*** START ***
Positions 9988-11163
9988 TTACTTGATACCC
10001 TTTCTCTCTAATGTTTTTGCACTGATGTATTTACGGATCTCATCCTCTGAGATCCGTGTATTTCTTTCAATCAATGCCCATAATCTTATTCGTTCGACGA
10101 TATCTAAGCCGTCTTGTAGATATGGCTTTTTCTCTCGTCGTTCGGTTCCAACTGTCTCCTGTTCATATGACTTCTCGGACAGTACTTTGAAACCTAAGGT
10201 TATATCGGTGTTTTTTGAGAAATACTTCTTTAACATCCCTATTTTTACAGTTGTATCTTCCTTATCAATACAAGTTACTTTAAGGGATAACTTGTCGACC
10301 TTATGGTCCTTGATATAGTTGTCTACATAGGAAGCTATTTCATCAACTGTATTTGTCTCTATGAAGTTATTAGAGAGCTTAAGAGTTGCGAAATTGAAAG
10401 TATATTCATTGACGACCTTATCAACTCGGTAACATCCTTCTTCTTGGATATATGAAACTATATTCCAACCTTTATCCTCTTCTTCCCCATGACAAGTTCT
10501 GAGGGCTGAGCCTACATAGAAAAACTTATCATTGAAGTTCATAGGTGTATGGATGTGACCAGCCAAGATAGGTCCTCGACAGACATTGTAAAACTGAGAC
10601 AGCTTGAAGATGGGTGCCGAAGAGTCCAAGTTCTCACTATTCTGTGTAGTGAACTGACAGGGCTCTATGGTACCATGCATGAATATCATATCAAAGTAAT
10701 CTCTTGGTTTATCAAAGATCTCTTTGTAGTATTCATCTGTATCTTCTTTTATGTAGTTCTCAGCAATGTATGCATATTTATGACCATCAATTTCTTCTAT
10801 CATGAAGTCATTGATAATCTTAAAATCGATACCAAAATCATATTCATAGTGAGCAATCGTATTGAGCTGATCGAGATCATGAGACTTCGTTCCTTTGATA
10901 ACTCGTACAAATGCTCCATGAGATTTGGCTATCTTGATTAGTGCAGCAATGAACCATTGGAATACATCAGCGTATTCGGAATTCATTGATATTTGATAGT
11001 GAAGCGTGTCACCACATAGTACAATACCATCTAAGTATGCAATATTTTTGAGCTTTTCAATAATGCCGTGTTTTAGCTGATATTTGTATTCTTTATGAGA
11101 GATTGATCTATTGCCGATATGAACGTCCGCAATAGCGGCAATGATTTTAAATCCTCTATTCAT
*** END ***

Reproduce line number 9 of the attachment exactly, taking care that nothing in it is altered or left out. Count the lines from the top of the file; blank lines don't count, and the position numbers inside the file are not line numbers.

10601 AGCTTGAAGATGGGTGCCGAAGAGTCCAAGTTCTCACTATTCTGTGTAGTGAACTGACAGGGCTCTATGGTACCATGCATGAATATCATATCAAAGTAAT